• Brandon Walsh deposited Building Community And Generosity In The Context Of Graduate Education on Humanities Commons 2 years, 7 months ago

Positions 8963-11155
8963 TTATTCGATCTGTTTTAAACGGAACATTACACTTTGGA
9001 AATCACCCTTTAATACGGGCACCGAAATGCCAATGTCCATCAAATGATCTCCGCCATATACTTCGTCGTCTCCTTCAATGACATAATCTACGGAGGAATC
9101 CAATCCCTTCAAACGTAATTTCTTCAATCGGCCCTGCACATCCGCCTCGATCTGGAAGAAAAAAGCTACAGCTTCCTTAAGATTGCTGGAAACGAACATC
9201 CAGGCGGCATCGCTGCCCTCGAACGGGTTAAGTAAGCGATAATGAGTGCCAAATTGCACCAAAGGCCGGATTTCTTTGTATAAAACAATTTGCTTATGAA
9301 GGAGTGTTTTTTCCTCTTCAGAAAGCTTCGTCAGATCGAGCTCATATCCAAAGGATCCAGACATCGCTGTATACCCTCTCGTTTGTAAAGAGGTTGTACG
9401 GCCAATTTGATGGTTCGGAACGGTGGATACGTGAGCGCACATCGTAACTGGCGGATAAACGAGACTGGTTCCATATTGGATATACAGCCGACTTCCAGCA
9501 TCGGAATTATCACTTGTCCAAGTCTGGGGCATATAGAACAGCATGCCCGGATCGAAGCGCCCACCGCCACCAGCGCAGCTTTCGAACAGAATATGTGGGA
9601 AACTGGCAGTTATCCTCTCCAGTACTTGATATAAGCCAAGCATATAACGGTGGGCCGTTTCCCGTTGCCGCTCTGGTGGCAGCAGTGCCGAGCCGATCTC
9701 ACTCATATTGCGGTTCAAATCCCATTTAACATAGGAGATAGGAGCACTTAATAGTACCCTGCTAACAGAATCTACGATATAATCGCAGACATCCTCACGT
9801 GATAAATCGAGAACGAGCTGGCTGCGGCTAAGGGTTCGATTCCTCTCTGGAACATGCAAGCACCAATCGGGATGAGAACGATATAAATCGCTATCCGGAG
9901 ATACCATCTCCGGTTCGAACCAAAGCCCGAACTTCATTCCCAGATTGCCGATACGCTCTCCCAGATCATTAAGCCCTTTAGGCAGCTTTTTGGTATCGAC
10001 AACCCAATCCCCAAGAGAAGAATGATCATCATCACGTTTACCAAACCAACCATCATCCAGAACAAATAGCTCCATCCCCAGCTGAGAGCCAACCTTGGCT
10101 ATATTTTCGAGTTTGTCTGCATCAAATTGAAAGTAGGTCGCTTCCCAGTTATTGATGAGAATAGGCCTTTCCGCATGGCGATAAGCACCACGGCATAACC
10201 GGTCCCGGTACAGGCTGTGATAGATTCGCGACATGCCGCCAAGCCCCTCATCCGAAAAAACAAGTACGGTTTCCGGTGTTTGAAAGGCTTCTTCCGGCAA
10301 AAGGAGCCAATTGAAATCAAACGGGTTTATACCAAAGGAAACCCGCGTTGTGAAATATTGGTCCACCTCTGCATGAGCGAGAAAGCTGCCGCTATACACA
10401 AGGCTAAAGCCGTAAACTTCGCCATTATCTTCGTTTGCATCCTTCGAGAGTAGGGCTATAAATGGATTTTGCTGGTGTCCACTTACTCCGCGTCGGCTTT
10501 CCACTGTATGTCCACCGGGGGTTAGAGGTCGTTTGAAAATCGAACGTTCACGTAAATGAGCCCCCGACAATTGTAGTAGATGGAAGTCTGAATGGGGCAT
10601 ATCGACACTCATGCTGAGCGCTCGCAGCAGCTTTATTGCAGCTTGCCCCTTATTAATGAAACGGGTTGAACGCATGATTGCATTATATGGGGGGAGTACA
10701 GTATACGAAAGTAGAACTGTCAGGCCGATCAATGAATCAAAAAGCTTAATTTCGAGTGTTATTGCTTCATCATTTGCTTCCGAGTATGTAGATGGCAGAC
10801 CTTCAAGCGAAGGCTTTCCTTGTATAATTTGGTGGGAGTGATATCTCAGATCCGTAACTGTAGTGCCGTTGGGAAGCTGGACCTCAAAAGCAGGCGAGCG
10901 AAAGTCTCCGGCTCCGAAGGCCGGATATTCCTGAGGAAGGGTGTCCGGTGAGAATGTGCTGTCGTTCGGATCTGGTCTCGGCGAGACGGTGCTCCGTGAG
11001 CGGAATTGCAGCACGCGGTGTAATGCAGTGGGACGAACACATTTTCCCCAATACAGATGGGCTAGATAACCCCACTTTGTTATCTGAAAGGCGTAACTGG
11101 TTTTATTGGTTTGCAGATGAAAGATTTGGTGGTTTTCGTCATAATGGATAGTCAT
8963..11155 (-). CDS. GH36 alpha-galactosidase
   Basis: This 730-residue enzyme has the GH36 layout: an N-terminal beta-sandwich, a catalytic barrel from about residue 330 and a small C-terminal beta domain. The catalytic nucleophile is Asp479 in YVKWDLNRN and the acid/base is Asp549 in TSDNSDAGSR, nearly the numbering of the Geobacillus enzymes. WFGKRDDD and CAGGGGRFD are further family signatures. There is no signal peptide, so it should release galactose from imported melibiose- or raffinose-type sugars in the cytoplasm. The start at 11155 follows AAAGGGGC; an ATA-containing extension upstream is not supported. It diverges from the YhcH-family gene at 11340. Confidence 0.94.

The academy trains students in complex intellectual work and tends to reward the performance of one’s own intelligence, both in coursework and in conferences. But in collaborative digital projects, this sort of focus on the individual is detrimental to the group dynamic, which necessarily needs to take shape around more than just the individual. In the Scholars’ Lab’s Praxis Program, a year-long introduction to digital humanities by way of project-based pedagogy, we consistently noted this tension in our fellowship cohorts. Each year, we consistently struggled to promote healthy collaboration centered on shared buy-in and generosity. While these are important needs and understandable desires, we hoped to use the year with us as an opportunity for them to work beyond this framing. We eventually realized that the problem was in expecting the students to act in a way different than they were used to acting in other parts of the academy. In short, we realized that the problem was one of training – our students were trained to perform in seminar-type environments in a particular mode, and it was a mistake to expect them to do anything else. This talk discusses workshops and exercises for our graduate student fellows that encourage students to reorient their collaborative practices away from a focus on the self and towards creating more generous and kind community spaces. We will discuss, in particular, a series of activities focused on community and collaboration for our students that discusses questions of de-centering yourself, building up rather than deconstructing, leading from trust and kindness, and more. The whole process is meant to help the students recognize that these conversations deserve a space in academic discourse, that academic practice can be different than they find elsewhere, and that this conversation can be a space in which to, in some small way, begin to shape a different kind of scholarly work.